• I feel there is still much for me to work through around social media (for me, mostly Facebook), communicating via Internet-based methods including email, and in-person relating.  I’m seeing that I have much in the way of internal beliefs, habits, hang-ups, blockages, etc. around my social existence and I need to keep looking at it all and learning about it.
  • I’m constantly musing on the impact of Culture on mental health/illness, particularly what I’ve called the Culture of Busy but which I might more accurately call the Culture of Alienation—what can I do beyond describing it?  Is there more to describe, more to understand, more strategies to devise?  I feel that there’s a lot more.  I don’t even like using terms like “mental health” or “mental illness”—what can we say instead?  Just plain old well-being?  I feel like language is constantly limited.
  • There is much to explore on the topic of intimacy and connection.  I recently came across the concept of relationship anarchy (and this associated manifesto) and have been asking myself: what does this look like in practice, in many practices?  in my life?  Which relational constructs serve me, and which don’t?  Is it possible to rid one’s self of cultural constructs, as a human entangled in a culture?  How many ways is it possible to go against the current of the Culture of Alienation?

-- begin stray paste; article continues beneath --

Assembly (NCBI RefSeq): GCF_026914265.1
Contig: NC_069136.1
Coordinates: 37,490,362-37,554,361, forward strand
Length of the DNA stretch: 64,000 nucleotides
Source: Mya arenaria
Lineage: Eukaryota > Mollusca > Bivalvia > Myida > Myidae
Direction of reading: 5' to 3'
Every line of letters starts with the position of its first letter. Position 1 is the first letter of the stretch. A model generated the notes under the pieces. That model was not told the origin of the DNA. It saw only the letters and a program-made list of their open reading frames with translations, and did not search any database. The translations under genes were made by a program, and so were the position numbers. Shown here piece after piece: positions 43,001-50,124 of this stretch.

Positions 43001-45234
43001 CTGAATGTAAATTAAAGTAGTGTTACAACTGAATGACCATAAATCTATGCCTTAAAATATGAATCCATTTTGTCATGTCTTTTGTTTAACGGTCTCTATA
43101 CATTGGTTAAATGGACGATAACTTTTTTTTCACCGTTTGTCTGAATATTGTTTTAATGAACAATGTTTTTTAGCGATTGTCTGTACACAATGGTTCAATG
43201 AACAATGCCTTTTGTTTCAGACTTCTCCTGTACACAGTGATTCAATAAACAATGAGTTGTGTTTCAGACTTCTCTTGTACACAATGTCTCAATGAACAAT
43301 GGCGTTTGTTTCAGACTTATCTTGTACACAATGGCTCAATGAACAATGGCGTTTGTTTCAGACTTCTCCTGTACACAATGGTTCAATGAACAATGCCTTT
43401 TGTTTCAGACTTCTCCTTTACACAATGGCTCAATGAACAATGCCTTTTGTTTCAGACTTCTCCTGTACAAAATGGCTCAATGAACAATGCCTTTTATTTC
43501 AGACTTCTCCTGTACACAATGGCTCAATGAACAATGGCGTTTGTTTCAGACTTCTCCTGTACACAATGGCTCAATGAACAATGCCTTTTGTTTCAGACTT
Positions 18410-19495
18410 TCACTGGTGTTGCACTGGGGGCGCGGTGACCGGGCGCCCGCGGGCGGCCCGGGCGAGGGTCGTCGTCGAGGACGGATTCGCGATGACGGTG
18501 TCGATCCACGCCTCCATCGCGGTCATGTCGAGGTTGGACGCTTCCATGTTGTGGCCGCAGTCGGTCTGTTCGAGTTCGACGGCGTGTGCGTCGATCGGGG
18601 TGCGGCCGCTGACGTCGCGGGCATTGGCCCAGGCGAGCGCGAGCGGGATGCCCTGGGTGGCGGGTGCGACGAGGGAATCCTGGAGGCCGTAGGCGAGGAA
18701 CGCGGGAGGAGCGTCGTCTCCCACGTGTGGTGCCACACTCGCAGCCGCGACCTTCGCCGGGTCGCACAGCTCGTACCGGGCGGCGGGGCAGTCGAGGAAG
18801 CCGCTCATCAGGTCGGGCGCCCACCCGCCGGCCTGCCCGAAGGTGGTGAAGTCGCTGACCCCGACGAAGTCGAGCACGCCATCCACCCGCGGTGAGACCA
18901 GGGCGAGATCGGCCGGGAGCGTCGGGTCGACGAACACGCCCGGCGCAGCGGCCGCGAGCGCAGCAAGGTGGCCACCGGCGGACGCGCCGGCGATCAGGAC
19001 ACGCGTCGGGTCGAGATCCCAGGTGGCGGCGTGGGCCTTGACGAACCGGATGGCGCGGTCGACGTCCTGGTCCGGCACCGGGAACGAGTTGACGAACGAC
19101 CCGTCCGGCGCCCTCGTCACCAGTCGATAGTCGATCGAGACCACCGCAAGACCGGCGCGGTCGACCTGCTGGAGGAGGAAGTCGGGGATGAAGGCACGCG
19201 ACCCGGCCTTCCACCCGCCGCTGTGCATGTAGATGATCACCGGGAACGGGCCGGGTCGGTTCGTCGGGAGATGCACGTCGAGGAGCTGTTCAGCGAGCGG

• I feel like it might do me and Lily some good if I revisit some of my previous writings about homeschooling and see if they still ring true, or if any parts have shifted.  I haven’t written about homeschooling/unschooling in a long time, but it’s a big part of our lives.  I want to articulate, also, how it doesn’t feel separate from a lot of the other “deviant” choices I’ve made over the past 10-15 years—it feels connected in big ways to seeking intentional community, activism, anarchism, environmental/social justice, etc.

There is split pea soup simmering on the stove, dears.  I think most people reading this are probably quite far away, but if you happen to be nearby, I’d be glad to share some soup with you.   It’s nourishing in a way that pixels aren’t.